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Share your opinion: Confronting a bygone colonial era, London removes slave trader statue

The statue of Robert Milligan, an 18th century slave trader, was removed from its plinth outside a London museum on Tuesday after global anti-racism protests triggered a debate about how Britain commemorates its imperial past. The removal coincided with the funeral of Floyd George, who was murdered by American police in May.

Image credit: Reuters UK

Statues glorifying slave traders and colonialists have come into sharp focus in recent days, as part of a broader movement inspired by the Black Lives Matter protests that started in the United States following the death of George Floyd.

“While it’s a sad truth that much of our city and nation’s wealth was derived from the slave trade, this does not have to be celebrated in our public spaces,” said London Mayor Sadiq Khan in a tweet with a photo of the statue.

Earlier, Khan ordered a review of statues and street names across London, in response to mass protests in the city and elsewhere.

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On Sunday, protesters in the English port city of Bristol tore down the statue of a slave trader and threw it in the harbour.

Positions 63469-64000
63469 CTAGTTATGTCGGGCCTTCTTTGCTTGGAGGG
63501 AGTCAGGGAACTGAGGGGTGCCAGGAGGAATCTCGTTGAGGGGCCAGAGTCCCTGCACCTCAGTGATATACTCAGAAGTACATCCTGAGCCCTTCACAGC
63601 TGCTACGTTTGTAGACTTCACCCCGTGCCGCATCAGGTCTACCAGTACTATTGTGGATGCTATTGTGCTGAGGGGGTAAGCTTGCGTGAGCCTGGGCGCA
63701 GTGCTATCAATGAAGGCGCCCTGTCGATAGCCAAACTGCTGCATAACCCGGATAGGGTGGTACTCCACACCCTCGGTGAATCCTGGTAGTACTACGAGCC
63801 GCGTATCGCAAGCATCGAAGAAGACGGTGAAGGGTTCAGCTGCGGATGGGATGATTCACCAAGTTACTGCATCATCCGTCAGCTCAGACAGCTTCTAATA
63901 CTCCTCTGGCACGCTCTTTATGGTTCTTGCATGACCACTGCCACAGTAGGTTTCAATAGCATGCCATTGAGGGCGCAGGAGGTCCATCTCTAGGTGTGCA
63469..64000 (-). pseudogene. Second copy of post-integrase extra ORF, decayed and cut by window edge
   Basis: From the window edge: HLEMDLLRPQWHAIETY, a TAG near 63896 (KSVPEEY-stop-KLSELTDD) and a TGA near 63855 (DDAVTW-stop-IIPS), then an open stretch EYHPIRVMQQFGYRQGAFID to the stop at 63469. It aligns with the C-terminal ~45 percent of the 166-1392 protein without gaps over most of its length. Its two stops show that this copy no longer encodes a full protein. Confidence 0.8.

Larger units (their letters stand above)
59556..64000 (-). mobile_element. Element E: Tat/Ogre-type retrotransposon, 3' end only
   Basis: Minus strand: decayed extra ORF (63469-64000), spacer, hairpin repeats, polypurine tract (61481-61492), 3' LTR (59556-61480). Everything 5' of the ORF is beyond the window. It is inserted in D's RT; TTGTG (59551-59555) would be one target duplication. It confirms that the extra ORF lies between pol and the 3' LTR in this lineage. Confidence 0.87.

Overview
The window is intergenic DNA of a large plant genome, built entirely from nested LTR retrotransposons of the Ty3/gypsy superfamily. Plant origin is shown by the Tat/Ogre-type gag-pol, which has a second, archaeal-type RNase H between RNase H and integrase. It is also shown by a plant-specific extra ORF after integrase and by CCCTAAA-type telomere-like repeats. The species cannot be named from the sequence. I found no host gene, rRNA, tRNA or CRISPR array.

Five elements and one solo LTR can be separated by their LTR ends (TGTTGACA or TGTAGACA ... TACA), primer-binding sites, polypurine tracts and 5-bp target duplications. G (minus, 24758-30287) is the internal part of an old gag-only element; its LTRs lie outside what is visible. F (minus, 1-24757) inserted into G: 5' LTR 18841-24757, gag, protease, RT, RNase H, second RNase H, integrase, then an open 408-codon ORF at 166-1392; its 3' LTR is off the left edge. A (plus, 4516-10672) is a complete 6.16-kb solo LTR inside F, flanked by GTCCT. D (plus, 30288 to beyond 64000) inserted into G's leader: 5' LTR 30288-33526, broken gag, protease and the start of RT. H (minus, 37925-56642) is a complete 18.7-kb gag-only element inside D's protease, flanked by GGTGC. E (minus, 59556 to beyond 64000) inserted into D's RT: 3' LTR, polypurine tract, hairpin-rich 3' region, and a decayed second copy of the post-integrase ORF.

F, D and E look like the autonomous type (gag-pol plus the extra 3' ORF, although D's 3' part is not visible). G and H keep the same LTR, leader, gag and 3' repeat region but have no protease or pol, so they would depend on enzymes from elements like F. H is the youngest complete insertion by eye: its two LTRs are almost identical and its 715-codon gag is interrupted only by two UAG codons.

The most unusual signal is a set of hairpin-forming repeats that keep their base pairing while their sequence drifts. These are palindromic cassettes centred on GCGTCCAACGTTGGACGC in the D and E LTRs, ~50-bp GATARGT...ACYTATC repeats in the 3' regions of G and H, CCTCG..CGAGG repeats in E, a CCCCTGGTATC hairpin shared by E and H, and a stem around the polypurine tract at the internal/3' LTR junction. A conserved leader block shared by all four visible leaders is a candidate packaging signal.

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In Oxford on Monday more than 1,000 demonstrators demanded the removal of a statue of colonialist Cecil Rhodes.

The previously obscure statue of Milligan stood in front of the Museum of London Docklands, on the edge of the glitzy business district of Canary Wharf, which is surrounded by the multi-ethnic, working-class borough of Tower Hamlets.

Milligan, who owned sugar plantations in Jamaica, was involved in the construction of London’s West India Docks.

Onlookers cheered and applauded as workers in high-visibility jackets separated the statue from its plinth, then lifted it off with a crane truck.

The mayor of Tower Hamlets, John Biggs, told Reuters from the scene he felt strongly it was no longer appropriate to leave the statue in place. He said it would be put into storage and discussions would take place about what to do with it.

Do you have buildings or statues in your city that celebrate slave traders? Do you have an opinion on the removal of these statues, whether for or against - we'd like to hear from you:

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